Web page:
Figure 2

NS1-C inhibits IFN-β promoter activity induced by RIG-I. HEK-293TN cells were transiently transfected with IFN-β luciferase reporter plasmid, RIG-I and β-galactosidase expression plasmids, and vectors encoding NS1 from C/JJ/50 or C/JHB/1/66, or empty pCI vector. 24 h post transfection, cells were stimulated with poly(I:C) or vRNA, and eight hours post induction, luciferase activity of cell lysates was measured and normalised to β-galactosidase activity. Data shown are representative for three experiments with transfections performed in duplicates. Error bars indicate standard deviations. The zero control without ectopic RIG-I expression is depicted at the left.

Next, the regions of NS1 involved in IFN-β promoter inhibition were determined. HEK-293TN cells were transfected with the IFN-β promoter reporter plasmid, RIG-I plasmid, and β-galactosidase plasmid along with either full-length or truncated NS1 expression plasmids (see Figure 1). In a first round of experiments, RIG-I was induced with poly(I:C). As shown in Figure 3, all C-terminally truncated NS1 proteins did not support IFN-β promoter inhibition. On the contrary, these NS1 derivatives even seemed to stimulate IFN-β promoter activity. The greater the C-terminal deletion, the more strongly the reporter was activated. In contrast, the N-terminally deleted NS1 variants (NS1-50-239-JJ and NS1-50-246-JHB) led to suppression of the IFN-β promoter. But the effect of these shortened NS1 proteins was not as strong as the influence of the full-length isoforms. When RIG-I was induced with vRNA, the IFN-β inhibitory properties of the N-terminally deleted NS1 proteins were strengthened.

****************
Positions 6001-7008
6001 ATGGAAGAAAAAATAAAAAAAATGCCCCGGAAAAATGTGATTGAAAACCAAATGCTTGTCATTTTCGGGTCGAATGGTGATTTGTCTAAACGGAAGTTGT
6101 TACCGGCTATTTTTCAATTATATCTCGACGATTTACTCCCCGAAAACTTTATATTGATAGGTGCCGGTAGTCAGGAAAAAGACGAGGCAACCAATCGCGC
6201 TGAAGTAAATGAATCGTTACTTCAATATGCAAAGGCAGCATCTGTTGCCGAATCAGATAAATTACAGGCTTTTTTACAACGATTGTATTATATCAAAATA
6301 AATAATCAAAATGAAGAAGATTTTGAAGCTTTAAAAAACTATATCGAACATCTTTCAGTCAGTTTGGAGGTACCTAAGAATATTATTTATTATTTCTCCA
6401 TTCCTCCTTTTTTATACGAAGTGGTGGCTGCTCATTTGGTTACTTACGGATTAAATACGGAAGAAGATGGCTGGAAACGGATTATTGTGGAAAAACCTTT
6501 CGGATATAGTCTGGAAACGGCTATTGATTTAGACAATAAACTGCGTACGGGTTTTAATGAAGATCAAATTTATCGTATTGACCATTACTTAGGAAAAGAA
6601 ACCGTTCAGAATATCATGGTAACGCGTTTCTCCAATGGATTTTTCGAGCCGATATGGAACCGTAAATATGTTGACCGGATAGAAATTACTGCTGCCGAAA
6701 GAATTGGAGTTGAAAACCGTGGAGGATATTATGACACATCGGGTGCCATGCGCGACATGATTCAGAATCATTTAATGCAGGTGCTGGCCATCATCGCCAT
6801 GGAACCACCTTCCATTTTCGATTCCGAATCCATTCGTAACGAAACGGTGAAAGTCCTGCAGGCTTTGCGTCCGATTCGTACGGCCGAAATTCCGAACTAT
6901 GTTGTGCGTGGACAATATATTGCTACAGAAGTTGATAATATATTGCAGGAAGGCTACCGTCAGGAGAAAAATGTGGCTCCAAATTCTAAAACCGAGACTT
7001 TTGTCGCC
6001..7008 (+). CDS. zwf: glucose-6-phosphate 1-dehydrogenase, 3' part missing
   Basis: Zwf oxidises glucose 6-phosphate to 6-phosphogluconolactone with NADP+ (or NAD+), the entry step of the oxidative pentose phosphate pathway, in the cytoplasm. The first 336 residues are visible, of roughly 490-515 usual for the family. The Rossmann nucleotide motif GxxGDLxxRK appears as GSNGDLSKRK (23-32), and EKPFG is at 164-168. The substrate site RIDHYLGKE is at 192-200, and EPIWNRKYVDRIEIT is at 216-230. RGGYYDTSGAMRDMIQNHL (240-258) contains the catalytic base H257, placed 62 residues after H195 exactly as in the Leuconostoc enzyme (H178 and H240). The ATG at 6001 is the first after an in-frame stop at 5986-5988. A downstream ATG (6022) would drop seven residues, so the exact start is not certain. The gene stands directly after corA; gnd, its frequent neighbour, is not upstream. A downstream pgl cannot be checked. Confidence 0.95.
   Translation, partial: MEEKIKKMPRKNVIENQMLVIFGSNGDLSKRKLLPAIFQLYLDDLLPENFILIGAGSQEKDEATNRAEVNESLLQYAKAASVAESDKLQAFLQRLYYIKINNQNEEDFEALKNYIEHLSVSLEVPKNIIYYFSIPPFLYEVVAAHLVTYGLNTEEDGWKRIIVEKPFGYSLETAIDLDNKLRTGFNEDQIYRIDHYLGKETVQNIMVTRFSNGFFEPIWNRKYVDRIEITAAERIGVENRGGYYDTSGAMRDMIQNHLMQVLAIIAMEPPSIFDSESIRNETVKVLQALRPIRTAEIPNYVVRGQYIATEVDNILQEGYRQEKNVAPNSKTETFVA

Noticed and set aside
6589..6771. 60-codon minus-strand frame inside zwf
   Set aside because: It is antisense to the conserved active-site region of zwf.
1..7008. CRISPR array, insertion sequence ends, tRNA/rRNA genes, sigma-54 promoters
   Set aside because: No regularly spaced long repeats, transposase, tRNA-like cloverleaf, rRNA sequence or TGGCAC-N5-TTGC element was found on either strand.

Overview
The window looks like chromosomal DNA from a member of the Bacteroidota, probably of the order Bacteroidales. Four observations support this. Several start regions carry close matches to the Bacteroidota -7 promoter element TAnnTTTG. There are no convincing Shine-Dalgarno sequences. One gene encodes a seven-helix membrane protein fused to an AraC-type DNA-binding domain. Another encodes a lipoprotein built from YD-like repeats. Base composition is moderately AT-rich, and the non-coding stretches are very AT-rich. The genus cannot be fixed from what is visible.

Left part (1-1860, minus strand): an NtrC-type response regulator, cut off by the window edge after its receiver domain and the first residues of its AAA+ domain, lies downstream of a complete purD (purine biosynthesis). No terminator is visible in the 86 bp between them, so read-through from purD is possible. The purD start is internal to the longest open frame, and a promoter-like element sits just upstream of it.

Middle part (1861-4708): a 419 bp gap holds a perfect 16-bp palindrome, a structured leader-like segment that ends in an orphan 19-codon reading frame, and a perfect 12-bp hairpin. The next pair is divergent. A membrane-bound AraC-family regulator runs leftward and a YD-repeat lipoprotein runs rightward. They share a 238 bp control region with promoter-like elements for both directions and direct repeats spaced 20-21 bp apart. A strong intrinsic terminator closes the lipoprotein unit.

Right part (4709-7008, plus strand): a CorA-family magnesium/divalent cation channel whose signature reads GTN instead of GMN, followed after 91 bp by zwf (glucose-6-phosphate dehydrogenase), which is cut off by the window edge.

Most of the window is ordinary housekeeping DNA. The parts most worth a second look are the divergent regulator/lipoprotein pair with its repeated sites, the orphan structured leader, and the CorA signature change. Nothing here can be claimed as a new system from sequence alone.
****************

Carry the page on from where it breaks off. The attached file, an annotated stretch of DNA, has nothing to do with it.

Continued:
Figure 3

Impact of truncated NS1 proteins on IFN-β promoter activity. HEK-293TN cells were transiently transfected with IFN-β luciferase reporter plasmid, RIG-I and β-galactosidase expression plasmids, and vectors encoding full-length or truncated NS1 from C/JJ/50 or C/JHB/1/66, or empty pCI vector. 24 h post transfection, RIG-I was induced with poly(I:C) or vRNA, and eight hours post induction, luciferase activities of cell lysates were measured and normalised to β-galactosidase activities. Only full-length and N-terminally-truncated NS1 proteins inhibited reporter activity. Error bars indicate standard deviations.